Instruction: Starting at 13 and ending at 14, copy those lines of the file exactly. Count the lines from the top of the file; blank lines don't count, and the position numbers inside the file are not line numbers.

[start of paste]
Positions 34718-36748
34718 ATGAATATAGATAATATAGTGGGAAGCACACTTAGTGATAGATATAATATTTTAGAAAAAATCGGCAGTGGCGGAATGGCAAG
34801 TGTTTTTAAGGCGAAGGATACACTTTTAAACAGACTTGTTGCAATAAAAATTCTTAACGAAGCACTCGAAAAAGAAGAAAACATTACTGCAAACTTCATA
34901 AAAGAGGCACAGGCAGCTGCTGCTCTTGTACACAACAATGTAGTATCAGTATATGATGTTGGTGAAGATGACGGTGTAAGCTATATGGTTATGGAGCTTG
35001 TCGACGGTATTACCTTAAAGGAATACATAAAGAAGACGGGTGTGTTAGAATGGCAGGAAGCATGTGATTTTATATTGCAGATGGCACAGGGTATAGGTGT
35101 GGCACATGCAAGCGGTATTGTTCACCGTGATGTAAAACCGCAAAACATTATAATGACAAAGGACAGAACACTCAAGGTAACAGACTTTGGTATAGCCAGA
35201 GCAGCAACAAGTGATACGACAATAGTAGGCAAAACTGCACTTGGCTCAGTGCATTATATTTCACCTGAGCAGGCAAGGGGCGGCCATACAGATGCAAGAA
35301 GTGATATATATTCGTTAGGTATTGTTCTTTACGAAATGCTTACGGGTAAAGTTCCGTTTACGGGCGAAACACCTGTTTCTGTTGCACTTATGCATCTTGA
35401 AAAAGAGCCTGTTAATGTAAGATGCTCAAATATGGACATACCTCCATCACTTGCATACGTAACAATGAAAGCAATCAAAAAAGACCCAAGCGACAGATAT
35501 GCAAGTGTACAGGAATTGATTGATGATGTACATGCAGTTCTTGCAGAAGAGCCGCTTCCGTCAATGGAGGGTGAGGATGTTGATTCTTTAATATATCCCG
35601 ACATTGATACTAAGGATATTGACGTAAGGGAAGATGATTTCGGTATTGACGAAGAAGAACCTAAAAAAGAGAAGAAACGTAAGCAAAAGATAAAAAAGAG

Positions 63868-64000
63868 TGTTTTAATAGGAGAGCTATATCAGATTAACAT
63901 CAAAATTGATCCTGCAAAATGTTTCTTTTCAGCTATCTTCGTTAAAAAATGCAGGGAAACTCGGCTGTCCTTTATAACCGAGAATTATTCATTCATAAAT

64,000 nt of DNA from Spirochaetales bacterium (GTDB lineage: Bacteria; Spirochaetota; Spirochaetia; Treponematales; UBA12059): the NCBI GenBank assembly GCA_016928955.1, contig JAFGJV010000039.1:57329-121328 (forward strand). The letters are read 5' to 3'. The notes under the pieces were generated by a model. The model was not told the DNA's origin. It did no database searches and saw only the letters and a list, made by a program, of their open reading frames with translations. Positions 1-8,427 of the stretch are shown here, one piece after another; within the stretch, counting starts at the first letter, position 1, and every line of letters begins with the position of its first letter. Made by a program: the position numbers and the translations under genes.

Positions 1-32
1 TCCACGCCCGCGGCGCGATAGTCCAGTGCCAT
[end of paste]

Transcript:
63868 TGTTTTAATAGGAGAGCTATATCAGATTAACAT
63901 CAAAATTGATCCTGCAAAATGTTTCTTTTCAGCTATCTTCGTTAAAAAATGCAGGGAAACTCGGCTGTCCTTTATAACCGAGAATTATTCATTCATAAAT